Rudolph recently wrote about the topic in his campus editorial “OK Boomer Not OK, Nor Backed by Research.” Mostly, he is concerned that routinely categorizing people of different ages by generation leads to ageism.

Missouri's Republican attorney general is defending a local high school football coach who is under fire for allegedly leading students in prayer.

The Freedom From Religion Foundation filed a complaint against the Cameron R-1 School District. The National Association of Atheists and Agnostics claims that the coach violated the U.S. Constitution by leading students in prayer before and after games.

Attorney General Eric Schmitt says the First Amendment protects students' right to pray. 

Former Columbia Police Chief Pleads Guilty to Excessive Blood Alcohol

Dec 6, 2019

The former chief of the Columbia Police Department pleaded guilty Friday morning to driving with excessive blood-alcohol content.

Ken Burton didn't appear in municipal court at the hearing, but was represented by his attorney Andrew Popplewell. Burton was originally charged with a DWI and failure to yield.

The prosecutor decided to drop the failure to yield charge. Burton pleaded guilty to the class B misdemeanor charge of driving with excessive blood-alcohol content.

The Missouri State Highway Patrol says a 17-year-old died in a crash while fleeing police.

The patrol says Hayden Holt, of Hallsville, died in the wreck early Friday in Columbia.

Holt was fleeing from police when his car went off a city street, hit a utility pole and overturned. He died at the scene.

Columbia police spokesman Jeff Pitts says the chase began after Holt committed a traffic violation. 

City, County Announce Fairgrounds Pact

Dec 6, 2019

Boone County and the city of Columbia have come to a memorandum of understanding regarding the redevelopment of the former Boone County Fairgrounds as a recreation complex.

Presiding Commissioner Dan Atwill said at a Thursday afternoon news conference at the Daniel Boone City Building that the center will be for the benefit of all county residents.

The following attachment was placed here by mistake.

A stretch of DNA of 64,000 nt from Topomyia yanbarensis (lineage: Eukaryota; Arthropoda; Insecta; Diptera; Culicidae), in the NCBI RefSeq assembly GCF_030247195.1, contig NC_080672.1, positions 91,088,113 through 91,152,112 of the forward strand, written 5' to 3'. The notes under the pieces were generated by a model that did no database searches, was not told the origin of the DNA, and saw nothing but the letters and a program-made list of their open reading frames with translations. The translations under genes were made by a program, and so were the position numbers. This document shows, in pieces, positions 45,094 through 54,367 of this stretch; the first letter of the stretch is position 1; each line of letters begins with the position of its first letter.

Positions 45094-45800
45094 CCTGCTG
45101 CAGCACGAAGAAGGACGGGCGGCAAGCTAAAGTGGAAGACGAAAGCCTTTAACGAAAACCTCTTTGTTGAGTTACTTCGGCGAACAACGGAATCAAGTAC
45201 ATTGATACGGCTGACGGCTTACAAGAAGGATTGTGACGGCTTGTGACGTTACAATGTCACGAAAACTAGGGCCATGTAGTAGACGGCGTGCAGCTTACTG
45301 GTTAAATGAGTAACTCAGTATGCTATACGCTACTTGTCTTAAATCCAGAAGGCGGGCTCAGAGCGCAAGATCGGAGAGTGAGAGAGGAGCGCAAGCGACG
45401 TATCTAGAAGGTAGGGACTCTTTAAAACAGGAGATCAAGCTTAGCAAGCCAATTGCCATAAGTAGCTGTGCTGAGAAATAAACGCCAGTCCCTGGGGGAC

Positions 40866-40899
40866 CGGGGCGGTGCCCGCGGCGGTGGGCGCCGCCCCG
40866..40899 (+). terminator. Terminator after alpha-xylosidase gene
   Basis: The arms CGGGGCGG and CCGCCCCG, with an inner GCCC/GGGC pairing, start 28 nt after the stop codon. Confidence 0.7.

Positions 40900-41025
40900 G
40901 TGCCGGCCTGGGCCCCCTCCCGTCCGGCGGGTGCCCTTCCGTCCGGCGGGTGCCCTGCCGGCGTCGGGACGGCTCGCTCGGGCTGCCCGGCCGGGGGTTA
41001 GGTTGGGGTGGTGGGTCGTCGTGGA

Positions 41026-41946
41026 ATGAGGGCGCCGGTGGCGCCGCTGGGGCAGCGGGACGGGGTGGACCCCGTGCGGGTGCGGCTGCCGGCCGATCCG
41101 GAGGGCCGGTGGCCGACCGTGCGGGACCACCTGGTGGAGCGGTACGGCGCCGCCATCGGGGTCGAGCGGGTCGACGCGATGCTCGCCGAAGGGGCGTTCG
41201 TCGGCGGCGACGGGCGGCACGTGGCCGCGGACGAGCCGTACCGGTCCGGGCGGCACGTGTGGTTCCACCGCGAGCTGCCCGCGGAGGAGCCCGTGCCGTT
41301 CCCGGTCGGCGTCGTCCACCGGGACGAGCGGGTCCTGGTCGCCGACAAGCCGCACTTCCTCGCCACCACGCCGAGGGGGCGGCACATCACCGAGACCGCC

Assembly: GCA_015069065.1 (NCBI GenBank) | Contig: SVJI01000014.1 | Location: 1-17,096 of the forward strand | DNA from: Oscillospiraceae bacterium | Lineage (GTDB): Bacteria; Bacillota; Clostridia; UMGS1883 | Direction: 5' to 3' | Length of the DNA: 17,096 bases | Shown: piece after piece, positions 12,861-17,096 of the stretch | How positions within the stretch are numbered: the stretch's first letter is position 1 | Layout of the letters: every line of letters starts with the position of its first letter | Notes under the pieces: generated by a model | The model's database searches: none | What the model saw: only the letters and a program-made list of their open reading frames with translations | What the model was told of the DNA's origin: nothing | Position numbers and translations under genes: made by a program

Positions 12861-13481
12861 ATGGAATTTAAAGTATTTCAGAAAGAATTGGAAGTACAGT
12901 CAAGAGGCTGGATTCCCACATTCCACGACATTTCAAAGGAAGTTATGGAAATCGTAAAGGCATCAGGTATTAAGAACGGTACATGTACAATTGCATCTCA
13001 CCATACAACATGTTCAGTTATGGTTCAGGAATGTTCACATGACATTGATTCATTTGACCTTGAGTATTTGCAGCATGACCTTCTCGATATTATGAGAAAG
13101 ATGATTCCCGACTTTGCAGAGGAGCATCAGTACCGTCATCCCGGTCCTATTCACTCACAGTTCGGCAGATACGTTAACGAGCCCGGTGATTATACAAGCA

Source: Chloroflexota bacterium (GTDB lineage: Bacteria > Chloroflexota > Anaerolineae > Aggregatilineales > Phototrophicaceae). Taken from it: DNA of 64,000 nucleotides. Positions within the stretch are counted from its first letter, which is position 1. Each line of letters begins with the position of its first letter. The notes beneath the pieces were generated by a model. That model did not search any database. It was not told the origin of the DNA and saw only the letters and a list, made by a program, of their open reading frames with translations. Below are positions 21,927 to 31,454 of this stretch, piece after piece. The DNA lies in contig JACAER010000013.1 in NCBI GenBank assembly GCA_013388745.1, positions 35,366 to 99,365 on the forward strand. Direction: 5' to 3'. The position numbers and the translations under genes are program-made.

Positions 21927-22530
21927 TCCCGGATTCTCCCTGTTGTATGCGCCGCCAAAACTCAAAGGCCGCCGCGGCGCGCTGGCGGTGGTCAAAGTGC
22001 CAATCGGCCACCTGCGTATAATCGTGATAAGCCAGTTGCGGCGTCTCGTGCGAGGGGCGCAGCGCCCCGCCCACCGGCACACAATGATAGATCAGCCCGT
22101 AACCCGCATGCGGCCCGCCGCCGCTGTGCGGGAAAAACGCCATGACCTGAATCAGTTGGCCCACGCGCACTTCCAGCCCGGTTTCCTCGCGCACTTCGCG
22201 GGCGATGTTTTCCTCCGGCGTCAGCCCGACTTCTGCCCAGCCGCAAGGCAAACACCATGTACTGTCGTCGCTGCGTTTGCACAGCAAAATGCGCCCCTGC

Three finalists for a job as Columbia’s Fire Chief heard from residents Thursday night at a meet and greet session. Maria Beermann-Foat, Christopher Riley and Andy Woody said they were gathering community input on what residents would like to see in their next fire chief.

Beermann-Foat has worked in Johnson County, Kansas, for 20 years as a battalion chief of operations for the county’s emergency medical services. Riley serves as a member of the U.S. Branch Council with the Institute of Fire Engineers, and Woody currently serves as the fire chief in Searcy, Arkansas.

TOPEKA, Kansas — One solution to Kansas prisons’ woes could come with a $35 million price tag for three new specialty prisons.

The state’s corrections system only treats half of its inmates who struggle with substance abuse. And as some people serve decades-long sentences, the system finds itself home to more elderly prisoners who need special care as they age.

Actress and singer Debra Bluford, known for her work in comedies and musicals, died on Thursday of pancreatic cancer. She had been diagnosed three weeks ago, according to a friend.

A regular on many Kansas City stages, Bluford performed in nearly 20 shows at the American Heartland Theatre before it closed in 2013. She had also acted with Kansas City Actors Theatre, Musical Theatre Heritage, New Theatre & Restaurant and Quality Hill Playhouse.